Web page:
Málstofa: Fjármagnsvæðing og gengissveiflur
Málstofa um fjármagnsvæðingu og gengissveiflur í litlum og opnum hagkerfum verður haldin miðvikudaginn 7. október 2015 kl. 15:00 í Sölvhóli, fundarsal Seðlabanka Íslands, Kalkofnsvegi 1 í Reykjavík.
Málshefjandi er Hamid Raza, doktorsnemi við háskólann í Limerick á Írlandi.
Málstofan verður á ensku.
Útdráttur / abstract:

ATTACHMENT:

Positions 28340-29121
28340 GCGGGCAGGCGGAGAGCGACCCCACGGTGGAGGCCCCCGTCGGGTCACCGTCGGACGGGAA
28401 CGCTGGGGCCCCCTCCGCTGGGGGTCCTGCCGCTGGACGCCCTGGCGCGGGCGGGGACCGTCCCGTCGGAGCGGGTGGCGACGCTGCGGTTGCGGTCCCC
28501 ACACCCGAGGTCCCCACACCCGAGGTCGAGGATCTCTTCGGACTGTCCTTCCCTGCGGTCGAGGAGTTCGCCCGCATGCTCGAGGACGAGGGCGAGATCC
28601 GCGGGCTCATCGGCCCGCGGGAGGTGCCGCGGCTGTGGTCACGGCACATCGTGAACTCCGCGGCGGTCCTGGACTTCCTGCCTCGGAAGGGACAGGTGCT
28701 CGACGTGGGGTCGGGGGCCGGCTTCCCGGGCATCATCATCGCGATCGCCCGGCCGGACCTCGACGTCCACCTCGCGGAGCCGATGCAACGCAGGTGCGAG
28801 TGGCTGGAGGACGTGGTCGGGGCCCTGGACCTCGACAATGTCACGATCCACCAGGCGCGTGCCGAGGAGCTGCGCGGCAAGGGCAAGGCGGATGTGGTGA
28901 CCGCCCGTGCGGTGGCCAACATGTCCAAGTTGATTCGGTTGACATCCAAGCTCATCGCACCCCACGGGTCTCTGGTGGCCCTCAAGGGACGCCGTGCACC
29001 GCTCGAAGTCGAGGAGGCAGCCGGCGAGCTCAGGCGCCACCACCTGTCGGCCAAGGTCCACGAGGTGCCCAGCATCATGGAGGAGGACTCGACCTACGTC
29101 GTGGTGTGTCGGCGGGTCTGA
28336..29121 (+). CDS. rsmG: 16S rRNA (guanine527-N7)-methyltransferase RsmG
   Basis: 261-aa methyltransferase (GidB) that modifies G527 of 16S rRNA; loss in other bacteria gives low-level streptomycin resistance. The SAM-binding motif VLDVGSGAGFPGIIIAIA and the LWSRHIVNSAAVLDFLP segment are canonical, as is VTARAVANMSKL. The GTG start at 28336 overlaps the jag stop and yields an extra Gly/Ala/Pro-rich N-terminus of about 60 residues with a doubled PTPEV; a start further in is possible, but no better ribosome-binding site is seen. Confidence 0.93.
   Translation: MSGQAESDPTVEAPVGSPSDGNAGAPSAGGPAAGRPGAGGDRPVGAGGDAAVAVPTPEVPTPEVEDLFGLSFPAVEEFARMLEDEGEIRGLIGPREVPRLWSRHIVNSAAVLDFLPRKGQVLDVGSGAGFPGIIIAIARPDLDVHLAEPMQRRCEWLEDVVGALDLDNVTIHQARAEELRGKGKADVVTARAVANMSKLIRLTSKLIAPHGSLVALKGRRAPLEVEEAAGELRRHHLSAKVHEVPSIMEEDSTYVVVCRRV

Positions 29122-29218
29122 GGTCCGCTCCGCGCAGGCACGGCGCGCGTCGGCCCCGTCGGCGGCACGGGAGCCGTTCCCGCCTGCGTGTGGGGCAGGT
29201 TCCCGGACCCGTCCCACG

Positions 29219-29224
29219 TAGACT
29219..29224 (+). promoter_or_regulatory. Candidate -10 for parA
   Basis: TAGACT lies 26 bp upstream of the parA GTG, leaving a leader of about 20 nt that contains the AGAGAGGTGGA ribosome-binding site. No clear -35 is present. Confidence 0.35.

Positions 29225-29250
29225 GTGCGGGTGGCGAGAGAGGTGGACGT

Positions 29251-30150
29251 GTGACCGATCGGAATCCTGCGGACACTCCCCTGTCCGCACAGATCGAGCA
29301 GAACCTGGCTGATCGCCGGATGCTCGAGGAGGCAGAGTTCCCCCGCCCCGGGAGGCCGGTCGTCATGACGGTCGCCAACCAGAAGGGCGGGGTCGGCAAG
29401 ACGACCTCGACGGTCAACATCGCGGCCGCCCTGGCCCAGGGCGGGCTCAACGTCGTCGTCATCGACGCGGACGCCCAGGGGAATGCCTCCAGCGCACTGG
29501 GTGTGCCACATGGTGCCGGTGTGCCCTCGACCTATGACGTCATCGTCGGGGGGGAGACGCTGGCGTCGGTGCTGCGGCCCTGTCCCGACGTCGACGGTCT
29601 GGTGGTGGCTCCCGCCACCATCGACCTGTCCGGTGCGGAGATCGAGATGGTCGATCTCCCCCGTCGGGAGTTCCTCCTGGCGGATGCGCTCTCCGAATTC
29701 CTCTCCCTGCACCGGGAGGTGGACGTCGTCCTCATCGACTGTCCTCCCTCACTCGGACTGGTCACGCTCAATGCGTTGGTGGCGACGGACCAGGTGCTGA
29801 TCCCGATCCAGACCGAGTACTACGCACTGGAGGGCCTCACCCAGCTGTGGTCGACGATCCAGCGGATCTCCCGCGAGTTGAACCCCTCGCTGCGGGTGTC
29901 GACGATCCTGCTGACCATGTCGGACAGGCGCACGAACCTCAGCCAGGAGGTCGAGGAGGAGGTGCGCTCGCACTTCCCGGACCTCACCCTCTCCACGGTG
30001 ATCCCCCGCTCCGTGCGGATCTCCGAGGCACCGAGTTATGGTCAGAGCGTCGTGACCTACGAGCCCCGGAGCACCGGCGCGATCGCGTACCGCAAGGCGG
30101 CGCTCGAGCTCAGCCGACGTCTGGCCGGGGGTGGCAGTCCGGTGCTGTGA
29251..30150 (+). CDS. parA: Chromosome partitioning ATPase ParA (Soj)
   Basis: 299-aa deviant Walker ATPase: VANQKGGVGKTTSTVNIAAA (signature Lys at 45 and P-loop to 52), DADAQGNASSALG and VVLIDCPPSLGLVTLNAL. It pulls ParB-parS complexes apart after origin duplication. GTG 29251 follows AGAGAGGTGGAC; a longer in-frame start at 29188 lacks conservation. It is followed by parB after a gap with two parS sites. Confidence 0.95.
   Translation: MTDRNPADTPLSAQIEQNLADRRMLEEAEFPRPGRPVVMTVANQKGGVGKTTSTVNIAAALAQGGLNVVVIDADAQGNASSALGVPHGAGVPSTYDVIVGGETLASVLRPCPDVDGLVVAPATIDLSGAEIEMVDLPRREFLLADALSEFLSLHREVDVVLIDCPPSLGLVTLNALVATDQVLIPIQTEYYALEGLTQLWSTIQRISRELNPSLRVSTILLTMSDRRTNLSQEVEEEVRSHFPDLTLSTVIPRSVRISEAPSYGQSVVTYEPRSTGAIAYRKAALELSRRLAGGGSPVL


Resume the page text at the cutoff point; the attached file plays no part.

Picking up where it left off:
The period preceding the financial crisis was marked by low interest rates and wide current account (CA) imbalances between creditors and borrowers. Absence of exchange rate risk in the eurozone allowed countries like Ireland to borrow at lower costs, while Iceland through high interest rates attracted inflows by creating an opportunity for the carry trade. Borrowing for Iceland with a floating krona came at a much larger cost due to overvaluation but less emphasis was placed on the exchange rates risks until the eruption of the crisis. Since the onset of the crisis, the CA imbalance has contracted in both of these small economies; however Iceland has experienced a currency crisis as well as a rise in inflation, a problem Ireland avoided due to its membership of the EMU. This paper investigates the pre and post crisis role of exchange rates in Ireland and Iceland using a Structural VAR (SVAR) model. Our findings can be summarised as follows: 1) We empirically confirm the role of interest rate differentials in attracting inflows and its subsequent effect on appreciation of the krona. We find strong evidence of exchange rate pass-through to domestic prices in Iceland. 2) We find that inflows have a much stronger impact on the real exchange rate in Iceland as compared to Ireland, 3) Finally, we analyse the role of exchange rate in adjustment to the crisis, finding that adjustment of the current account in Ireland is typically due to domestic demand compression, while in Iceland, demand compression is accompanied by expenditure-switching which has helped in a rapid adjustment to the crisis.